Lynn M. Walding, Administrator
e - NEWS
September 5, 2003
1. Bar Owners’ Minimum Insurance Rises Today
Associated Press – Des Moines Register
September 1, 2003
The dram-shop law holds taverns responsible for damage caused by patrons who get intoxicated.
DES MOINES – The minimum amount of insurance that bar owners in Iowa must carry to cover damage caused by customers who drive drunk will be five times higher from today.
Bar owners were informed of the change in the dram-shop law more than a year ago. Most say they already have more insurance than the new rule requires.
The law, which holds bars responsible for harm caused by intoxicated patrons, has since 1973 required bars to carry enough insurance to cover minimum payouts of $10,000 per individual claim for injury or death.
The amount will jump to $50,000.
The Iowa Alcoholic Beverages Division increased the amount, which did not require action by lawmakers.
A spokesman for the division, Jim Kuhlman, called the old level “drastically low when compared to many other jurisdictions.”
The cost of living has risen 400 percent since the original minimum was set, he said.
The higher amount will “at least provide some relief to victims in somewhat real dollars in today’s world,” he added.
Bar owners agreed.
“I already have a lot more than what the state requires,” said Gary Fitzpatrick in Iowa City. “Anyone who has any type of mortgage, that’s talked about when you get the loan.”
Most bar and restaurant owners at a public hearing in Davenport last month complained more about provisions in the dram-shop law than about increases in insurance requirements.
Too much of the burden is heaped on bar and restaurant owners, even if the patron stopped elsewhere to drink after leaving their establishments or went to a liquor store or a private home to drink, some said.
Grocery and liquor stores and places that sell alcohol for off-premises consumption are not required to carry the insurance.
That in itself is unfair, said Jim Clayton, a former bar owner who is now involved with the University of Iowa’s Stepping Up Coalition, a group that promotes responsible alcohol use. Some off-premises sales establishments mean for alcohol to be drunk immediately after purchase, he said.
“You go into a convenience store and alcohol is sold by the can, ready to drink and ice cold,” he said. “The message they are sending is, buy it and drink it in your car.”
Jerry Fleagle, president of the Iowa Grocery Industry Association, which represents grocers, convenience stores and other retailers, said association members oppose any change in state law that would require them to carry dram-shop insurance. They have no control over what happens to alcohol once customers buy it and leave their stores, he said.
By Gigi Wood - Iowa City Press-Citizen
September 1, 2003
Numbers far surpass last year's tallies
IOWA CITY - Underage drinking charges from Wednesday to Sunday totaled 200, more than double the number during last year's busiest weekend for underage charges.
Iowa City Police officers have until Monday morning to turn in reports from weekend charges and arrests, so that number could rise after any remaining charges are recorded into the arrest blotter.
• The 200 charges were far more than the busiest weekend for police last fall - Aug. 23-25 - when 96 underage drinking charges were filed, which was the first weekend of classes at UI.
• From Aug. 29-31 last year, 92 people were charged with underage drinking. During those same days - Friday, Saturday and Sunday - of this past weekend, 151 people were charged.
Police officials said additional officers were added to patrols Saturday because of University of Iowa's first home football game.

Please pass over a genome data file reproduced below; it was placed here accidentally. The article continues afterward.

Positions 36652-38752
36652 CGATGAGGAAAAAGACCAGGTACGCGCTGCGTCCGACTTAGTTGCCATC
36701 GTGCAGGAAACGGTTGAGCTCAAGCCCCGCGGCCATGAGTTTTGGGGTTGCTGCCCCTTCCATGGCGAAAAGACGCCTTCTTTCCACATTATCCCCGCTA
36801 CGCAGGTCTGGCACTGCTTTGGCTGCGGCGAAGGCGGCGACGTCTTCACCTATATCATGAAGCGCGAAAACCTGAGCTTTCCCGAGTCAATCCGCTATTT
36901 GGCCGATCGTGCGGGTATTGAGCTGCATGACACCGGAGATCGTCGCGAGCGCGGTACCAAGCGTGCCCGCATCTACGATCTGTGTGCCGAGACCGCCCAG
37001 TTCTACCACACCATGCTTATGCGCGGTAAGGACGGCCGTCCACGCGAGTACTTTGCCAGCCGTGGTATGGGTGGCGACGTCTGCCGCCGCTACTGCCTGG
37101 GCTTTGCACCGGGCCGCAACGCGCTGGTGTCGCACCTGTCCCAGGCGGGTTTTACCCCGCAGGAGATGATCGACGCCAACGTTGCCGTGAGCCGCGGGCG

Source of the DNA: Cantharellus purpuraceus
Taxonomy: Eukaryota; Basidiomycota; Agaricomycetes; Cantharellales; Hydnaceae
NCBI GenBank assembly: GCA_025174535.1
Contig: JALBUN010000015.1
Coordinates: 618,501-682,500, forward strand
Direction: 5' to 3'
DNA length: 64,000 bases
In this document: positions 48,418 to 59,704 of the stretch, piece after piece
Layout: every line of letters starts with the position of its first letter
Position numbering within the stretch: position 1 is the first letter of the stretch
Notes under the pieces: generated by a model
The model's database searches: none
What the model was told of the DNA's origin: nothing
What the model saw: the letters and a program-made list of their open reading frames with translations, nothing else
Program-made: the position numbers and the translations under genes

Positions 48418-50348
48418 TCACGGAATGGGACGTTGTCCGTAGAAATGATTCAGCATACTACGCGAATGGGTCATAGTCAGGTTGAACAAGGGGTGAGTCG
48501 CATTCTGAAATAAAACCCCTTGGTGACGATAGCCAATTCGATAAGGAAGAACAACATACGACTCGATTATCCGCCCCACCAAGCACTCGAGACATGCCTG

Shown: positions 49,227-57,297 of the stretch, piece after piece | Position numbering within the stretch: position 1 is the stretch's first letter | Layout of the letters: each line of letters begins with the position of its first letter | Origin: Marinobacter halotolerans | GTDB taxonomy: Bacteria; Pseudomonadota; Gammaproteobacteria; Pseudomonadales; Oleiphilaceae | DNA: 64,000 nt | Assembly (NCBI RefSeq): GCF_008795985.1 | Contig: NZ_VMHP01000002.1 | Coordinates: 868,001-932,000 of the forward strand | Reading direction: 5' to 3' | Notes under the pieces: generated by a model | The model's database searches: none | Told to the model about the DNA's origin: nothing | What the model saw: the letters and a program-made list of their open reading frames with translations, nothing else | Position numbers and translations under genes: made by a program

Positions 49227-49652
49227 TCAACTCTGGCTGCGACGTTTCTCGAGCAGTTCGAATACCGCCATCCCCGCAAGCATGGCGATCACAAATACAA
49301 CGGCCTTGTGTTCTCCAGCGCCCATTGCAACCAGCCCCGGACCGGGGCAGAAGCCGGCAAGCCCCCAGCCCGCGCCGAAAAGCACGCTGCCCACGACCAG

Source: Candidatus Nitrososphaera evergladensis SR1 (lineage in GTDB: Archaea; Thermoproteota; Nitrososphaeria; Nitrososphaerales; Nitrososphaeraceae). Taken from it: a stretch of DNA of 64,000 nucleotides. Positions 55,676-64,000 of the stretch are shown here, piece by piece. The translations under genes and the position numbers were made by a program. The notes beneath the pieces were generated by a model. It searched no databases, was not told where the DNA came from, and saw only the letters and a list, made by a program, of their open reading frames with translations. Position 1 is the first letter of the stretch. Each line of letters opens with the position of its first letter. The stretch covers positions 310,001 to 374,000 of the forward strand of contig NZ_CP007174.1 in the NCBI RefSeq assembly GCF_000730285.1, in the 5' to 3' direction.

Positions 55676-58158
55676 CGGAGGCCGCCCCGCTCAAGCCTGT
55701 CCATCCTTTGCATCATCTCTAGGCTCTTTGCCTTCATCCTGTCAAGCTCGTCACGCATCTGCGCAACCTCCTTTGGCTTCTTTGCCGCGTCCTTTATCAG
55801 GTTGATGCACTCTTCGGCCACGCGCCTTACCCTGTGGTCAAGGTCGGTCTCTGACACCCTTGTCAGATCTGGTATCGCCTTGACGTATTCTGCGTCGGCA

"I don't think more officers had to do with the more arrests, though," said Lt. Rick Wyss. "The extra officers were added Saturday, and more arrests were made Friday."
On Wednesday night, police charged 25 people with possession of alcohol under the legal age, 16 on Thursday, 105 on Friday, 32 Saturday and 22 Sunday. Police also made 36 public intoxication arrests throughout the four-day period.
Of the 200 charges, 190 were made at 13 bars in Iowa City's pedestrian mall area.
Police charged the most people with underage drinking at Malone's, at 39. They charged 31 at the Sports Column, 25 at Et Cetera, 24 at One-Eyed Jake's and 18 at the Summit. Thirteen people were charged at Vito's, 10 at the Union, seven at the Airliner, Brother's Bar and Grill and Bo James each, six at the Q, two at College Street Billiards Club and one at Buffalo Wild Wings.
Twelve people were charged with violating the city's new under-19 ordinance that forbids people under the age of 19 in alcohol-serving establishments after 10 p.m. Five people were charged last weekend. The ordinance went into effect Aug. 1. One person was charged at the Q bar Thursday. On Friday, two people were charged at the Union, two at Et Cetera, two at the Summit, two at Malone's, one at One-Eyed Jake's and one at Vito's. On Saturday, one person was charged at the Summit.
Underage drinking charges were down during the first weekend of UI classes this year, when police charged 51 people with underage drinking.
The Associated Press
September 2, 2003
ST. LOUIS - Anheuser-Busch Cos. Inc. is rolling out the latest addition to its family of Bacardi "malternatives," hoping the juiced-up, raspberry-spiked beverage quenches what the world's largest brewer believes is consumer thirst for more flavors.
Bacardi Silver Raz joins a lineup that includes Bacardi Silver and Bacardi Silver O3, the latter introduced in March by the St. Louis-based brewer and named for its flavoring by three oranges. Anheuser-Busch unveiled its rum-flavored Bacardi Silver a year ago.
Flavored malt beverages, or "malternatives" that are malt-based like beer but flavored to taste like liquor, account for about 2.6 percent of the beer market, though sales are expected to dip more than 14 percent this year, said Marlene Coulis, chief of new products at Anheuser-Busch. The beverage category has blossomed recently, with offerings such as Smirnoff Ice, Mike's Hard Lemonade, Zima, Skyy Blue and Tequiza.
With Bacardi Silver Raz, Anheuser-Busch seeks a larger chunk of the malternative market, specifically those based on brands of popular distilled liquors.
While such niche products may not contribute sizably to Anheuser-Busch's bottom line, malternatives including the Bacardi-based line do not hurt in helping round out the company's portfolio, RT Jones analyst Julie Niemann said.
"I think this is basically an attempt to offer a broad array of one-stop shopping from friendly distributors," she said. "Is it going to have wide acceptance? I think it's a very narrow audience."
Malternative sales in supermarkets and drugstores grew 36 percent last year - a rapid rate, but less than the 79 percent expansion in 2001, Chicago-based Information Resources Inc. has said.